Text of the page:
The Judiciary Committee’s subpoenas were delivered to the offices of President Bush, Vice President Cheney and the national security adviser and to the Justice Department. They demanded copies of internal documents about the program’s legality and agreements with telecommunications companies that participated in the program.

Lawmakers said their aim is to understand and reconstruct the administration’s internal debate about the program’s legality, an aim White House officials have resisted.

“This committee has made no fewer than nine formal requests to the Department of Justice and to the White House, seeking information and documents about the authorization of and legal justification for this program,” Sen. Patrick J. Leahy (D-Vt.), chairman of the Judiciary Committee, wrote in letters delivered with the subpoenas. “All requests have been rebuffed.”

The White House offered no word on whether it will turn over the documents by the July 18 deadline. “We’re aware of the committee’s action, and will respond appropriately,” spokesman Tony Fratto said. “It’s unfortunate that congressional Democrats continue to choose the route of confrontation.”

“It’s unfortunate that congressional Democrats continue to choose the route of confrontation.”

Seriously? Surely you jest.

Pot, meet kettle.


A Montrose County Commissioner thought he was being clever in signing a petition, but the ploy apparently backfired. As The Grand Junction Sentinel reports:

andy See, chairman of the Montrose Democratic Party, signed a petition Tuesday to recall Montrose County Commissioner Bill Patterson, also a Democrat, but it was only a ploy, See said.

See’s plan may have backfired though, because the firm conducting the petition drive jumped on the opportunity and sent out a news release Wednesday morning saying See had signed the petition. The news release, sent by the Denver law firm of Ireland, Stapleton, Pryor and Pascoe, said, in part: “Exercise your right to vote whether or not to recall Bill Patterson in the November election by signing the petition today as the chairman of the Montrose Democratic Party, Randolph B. See, did this afternoon.”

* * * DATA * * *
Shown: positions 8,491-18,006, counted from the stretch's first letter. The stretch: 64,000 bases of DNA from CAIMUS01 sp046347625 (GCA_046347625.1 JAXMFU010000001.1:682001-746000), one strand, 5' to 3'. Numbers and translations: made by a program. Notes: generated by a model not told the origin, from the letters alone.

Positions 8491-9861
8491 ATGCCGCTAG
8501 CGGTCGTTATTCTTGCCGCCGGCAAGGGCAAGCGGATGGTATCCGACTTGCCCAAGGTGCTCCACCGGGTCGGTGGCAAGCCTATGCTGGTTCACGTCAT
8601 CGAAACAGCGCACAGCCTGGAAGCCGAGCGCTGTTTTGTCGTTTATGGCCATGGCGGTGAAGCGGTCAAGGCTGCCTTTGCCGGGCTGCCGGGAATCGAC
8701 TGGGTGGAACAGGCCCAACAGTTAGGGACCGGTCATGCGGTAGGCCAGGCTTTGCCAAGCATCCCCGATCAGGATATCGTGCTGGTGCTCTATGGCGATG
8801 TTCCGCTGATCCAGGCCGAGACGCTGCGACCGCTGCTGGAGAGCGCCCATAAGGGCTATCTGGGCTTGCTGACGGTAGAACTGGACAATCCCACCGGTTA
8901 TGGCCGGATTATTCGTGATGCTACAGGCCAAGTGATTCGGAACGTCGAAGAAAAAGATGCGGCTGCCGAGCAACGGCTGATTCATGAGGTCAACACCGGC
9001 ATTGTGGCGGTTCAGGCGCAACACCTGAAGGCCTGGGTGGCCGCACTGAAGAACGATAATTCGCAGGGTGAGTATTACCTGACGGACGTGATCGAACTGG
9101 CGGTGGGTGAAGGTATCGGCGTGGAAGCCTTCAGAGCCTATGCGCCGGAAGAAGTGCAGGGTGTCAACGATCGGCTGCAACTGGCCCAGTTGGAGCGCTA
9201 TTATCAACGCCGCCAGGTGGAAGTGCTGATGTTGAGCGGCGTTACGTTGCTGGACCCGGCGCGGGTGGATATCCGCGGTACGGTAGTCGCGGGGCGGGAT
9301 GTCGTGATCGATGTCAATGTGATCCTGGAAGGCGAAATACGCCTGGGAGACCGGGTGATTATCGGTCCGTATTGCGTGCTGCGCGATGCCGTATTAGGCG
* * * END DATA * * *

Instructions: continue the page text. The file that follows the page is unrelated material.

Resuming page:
See said Wednesday morning he planned to go to the county clerk’s office to have his name removed from the petition and to complain that illegal tactics were being used by petition gatherers. See said he signed the petition so he could protest that the person asking for petition signatures and the name certified on the back of the petition were not the same, which he said is illegal. The petition had been signed on the back by someone named Jamie Fadness, See said, while the man who handed him the petition to sign told him his name was Brent.

See, this wasn’t a very good plan.


The shenanigans in Jefferson County politics are still being sorted out, as Ann Schrader of The Denver Post reports:

Attempts to recoup about $64 million in taxpayer money invested by former Jefferson County Treasurer Mark Paschall shortly before he left office have come up with nothing.

“I still don’t have any money,” current Treasurer Faye Griffin said Wednesday

Griffin hasn’t heard from Capital Securities of America, an Ohio-based firm that brokered what state officials say are improper investments. Griffin has sent two letters to the firm – one in January and one early this month – demanding it repurchase the securities.

Colorado Treasurer Cary Kennedy also notified Capital Securities in a June 6 letter that state law requires the repurchase of the improper securities within one business day of the demand letter from the county.

Other than a receipt signed by the company that it received Kennedy’s notification, Griffin said there has been no communication from Capital Securities.

“The plan is to go ahead and file a lawsuit,” Griffin said, with the Jefferson County attorney’s office preparing the paperwork.


I’ll be live-blogging tonight on the Democratic Presidential debate over at the Rocky Mountain News blog “Back Roads to the White House”. Stop by and say hello.